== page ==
You can read Quagrainie’s article on consumers’ willingness to pay for saline fish species raised in the Midwest in World Aquaculture Society.
Illinois-Indiana Sea Grant is a part of University of Illinois Extension and Purdue University Extension.
A closer look at web tools and sites that boost research and empower Great Lakes communities to secure a healthy environment and economy.
Aquaculture plays an increasingly vital role in securing long-term food supplies, and the Midwest is poised to help. In fact, a rich supply of raw materials and proximity to large markets makes Illinois and Indiana prime locations for aquaculture farms and related industries.
To help producers cash in on these benefits, IISG, University of Illinois Extension, and Purdue Extension teamed up to create Aquaculture Economics and Marketing Resources. The site provides leading research and how-to information for developing a productive, innovative, and profitable aquaculture business.
Visitors interested in starting a new business will find resources on everything from establishing an organizational structure to creating a business plan to securing financing. New and veteran producers can also find tips for connecting with consumers and tapping into niche markets.
Aquaculture Economics and Marketing Resources is one of several tools IISG uses to help aquaculture producers define markets and create value-added opportunities for their products. Since 2005, Kwamena Quagrainie has held roughly 40 workshops with over 1,200 participants. These and other efforts in Indiana resulted in about $15 million in farm sales of aquaculture products in 2013, a nearly five-fold increase over 2005.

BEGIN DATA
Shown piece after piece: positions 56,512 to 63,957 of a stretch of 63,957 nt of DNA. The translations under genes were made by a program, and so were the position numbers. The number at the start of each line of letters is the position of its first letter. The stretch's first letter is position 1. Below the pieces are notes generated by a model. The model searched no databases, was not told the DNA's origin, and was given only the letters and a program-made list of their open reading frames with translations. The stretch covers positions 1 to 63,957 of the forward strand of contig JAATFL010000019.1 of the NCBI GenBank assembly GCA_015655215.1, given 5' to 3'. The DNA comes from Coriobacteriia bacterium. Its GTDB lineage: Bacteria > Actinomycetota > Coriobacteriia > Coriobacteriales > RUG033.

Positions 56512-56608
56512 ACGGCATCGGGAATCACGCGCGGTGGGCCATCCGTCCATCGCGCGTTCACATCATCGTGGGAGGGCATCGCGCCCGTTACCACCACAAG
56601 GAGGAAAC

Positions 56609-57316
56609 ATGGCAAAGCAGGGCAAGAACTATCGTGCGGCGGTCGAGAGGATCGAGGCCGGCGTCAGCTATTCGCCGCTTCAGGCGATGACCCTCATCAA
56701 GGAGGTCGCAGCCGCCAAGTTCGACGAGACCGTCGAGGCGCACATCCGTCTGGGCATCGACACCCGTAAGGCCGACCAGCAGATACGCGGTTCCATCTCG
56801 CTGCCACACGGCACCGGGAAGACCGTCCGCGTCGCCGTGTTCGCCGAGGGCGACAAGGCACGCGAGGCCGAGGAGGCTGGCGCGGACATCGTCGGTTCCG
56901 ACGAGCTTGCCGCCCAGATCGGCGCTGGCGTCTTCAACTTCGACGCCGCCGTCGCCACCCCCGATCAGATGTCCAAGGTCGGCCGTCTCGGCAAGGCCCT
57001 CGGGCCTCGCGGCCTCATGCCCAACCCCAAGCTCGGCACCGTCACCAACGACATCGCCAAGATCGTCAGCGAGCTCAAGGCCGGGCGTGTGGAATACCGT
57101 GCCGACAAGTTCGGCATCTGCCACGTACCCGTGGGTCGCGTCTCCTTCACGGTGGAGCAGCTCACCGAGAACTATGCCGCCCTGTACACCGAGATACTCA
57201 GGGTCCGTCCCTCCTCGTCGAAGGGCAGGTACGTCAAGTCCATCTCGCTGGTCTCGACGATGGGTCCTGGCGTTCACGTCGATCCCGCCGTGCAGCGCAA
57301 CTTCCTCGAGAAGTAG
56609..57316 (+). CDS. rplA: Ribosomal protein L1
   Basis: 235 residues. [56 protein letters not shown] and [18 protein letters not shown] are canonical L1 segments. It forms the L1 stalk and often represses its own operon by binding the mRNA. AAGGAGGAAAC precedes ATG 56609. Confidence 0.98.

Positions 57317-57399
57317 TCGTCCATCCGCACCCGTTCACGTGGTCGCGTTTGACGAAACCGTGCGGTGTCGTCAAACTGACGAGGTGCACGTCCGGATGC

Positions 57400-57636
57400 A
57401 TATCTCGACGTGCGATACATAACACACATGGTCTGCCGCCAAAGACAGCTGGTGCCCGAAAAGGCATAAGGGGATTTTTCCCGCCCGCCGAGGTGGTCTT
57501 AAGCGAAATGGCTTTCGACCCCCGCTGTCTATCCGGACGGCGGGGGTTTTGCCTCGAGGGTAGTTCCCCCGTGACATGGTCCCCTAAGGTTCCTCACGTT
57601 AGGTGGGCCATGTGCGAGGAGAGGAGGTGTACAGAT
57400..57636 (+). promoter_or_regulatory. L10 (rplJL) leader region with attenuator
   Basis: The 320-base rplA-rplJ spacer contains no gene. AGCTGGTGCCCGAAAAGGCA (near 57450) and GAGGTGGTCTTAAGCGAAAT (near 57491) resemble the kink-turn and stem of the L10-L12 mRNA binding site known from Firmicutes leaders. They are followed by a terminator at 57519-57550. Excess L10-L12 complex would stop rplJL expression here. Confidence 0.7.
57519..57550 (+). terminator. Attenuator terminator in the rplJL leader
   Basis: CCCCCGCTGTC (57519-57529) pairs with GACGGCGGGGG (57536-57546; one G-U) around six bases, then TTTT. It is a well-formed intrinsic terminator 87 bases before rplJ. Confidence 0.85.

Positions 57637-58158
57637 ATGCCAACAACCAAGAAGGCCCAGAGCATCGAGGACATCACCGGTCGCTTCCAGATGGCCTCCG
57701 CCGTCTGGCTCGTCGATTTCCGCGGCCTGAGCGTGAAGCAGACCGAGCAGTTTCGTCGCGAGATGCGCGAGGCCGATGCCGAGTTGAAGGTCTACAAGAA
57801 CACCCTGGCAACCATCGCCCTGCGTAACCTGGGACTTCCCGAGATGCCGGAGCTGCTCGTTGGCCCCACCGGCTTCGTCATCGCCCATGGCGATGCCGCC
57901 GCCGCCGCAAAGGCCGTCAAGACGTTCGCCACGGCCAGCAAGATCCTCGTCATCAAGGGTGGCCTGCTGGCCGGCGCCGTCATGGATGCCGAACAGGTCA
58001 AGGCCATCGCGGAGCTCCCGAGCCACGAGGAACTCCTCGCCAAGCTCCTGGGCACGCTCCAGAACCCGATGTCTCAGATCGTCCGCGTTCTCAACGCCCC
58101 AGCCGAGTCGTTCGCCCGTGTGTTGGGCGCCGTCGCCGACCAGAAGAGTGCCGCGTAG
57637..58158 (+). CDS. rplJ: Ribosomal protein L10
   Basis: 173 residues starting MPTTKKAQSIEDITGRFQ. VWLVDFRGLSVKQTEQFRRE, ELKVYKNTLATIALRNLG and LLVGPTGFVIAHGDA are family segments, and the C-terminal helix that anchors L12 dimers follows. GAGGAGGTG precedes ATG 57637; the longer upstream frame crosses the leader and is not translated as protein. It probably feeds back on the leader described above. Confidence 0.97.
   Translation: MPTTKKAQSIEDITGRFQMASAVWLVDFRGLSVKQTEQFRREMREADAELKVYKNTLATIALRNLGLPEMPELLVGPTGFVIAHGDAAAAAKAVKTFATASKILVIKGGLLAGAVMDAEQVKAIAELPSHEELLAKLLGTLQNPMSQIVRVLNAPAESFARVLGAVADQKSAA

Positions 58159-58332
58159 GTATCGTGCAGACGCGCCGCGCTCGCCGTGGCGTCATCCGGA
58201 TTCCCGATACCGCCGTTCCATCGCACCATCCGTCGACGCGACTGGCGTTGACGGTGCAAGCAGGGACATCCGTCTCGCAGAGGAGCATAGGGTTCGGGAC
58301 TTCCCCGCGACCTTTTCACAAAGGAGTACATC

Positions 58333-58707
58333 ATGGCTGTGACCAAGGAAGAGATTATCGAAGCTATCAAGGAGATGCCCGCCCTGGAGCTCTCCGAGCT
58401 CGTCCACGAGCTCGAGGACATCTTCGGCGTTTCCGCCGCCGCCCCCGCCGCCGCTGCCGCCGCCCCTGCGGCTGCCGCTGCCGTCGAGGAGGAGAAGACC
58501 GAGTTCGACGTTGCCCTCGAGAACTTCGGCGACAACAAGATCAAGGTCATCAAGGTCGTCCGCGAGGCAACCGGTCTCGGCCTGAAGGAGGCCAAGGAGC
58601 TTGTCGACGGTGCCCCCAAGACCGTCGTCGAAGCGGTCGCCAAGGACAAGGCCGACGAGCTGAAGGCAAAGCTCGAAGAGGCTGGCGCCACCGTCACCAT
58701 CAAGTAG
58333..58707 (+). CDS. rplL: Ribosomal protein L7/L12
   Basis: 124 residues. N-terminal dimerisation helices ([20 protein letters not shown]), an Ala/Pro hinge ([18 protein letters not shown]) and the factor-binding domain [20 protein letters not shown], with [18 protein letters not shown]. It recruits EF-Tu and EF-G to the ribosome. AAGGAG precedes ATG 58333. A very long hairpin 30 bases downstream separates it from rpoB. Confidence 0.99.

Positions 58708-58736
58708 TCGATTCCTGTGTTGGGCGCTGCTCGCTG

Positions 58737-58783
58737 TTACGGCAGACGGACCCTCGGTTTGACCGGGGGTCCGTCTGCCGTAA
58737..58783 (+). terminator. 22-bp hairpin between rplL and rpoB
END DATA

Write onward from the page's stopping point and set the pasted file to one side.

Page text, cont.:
To learn more about how aquaculture is strengthening Indiana’s economy, read our 2013 program impacts.
Protecting fish populations worldwide while still meeting the steadily increasing demand for fresh seafood is a critical challenge facing several countries, but aquaculture (fish farming) is making significant advances in efficiency and sustainability that can meet those needs.
“Globally, we’ve hungered for 3.2 percent more seafood every year for the last five decades, double the rate of our population. Yet more than four fifths of the world’s wild fisheries are overexploited or fully exploited (yielding the most fish possible with no expected room for growth). Only 3 percent of stocks are considered ‘underexploited’—meaning they have any significant room for expansion. If we continue to fish at the current pace, some scientists predict we’ll be facing oceans devoid of edible marine creatures by 2050.
Aquaculture could come to the rescue. The Food and Agriculture Organization of the UN predicts that farmed fish will soon surpass wild-caught; by 2030, aquaculture may produce more than 60 percent of fish we consume as food.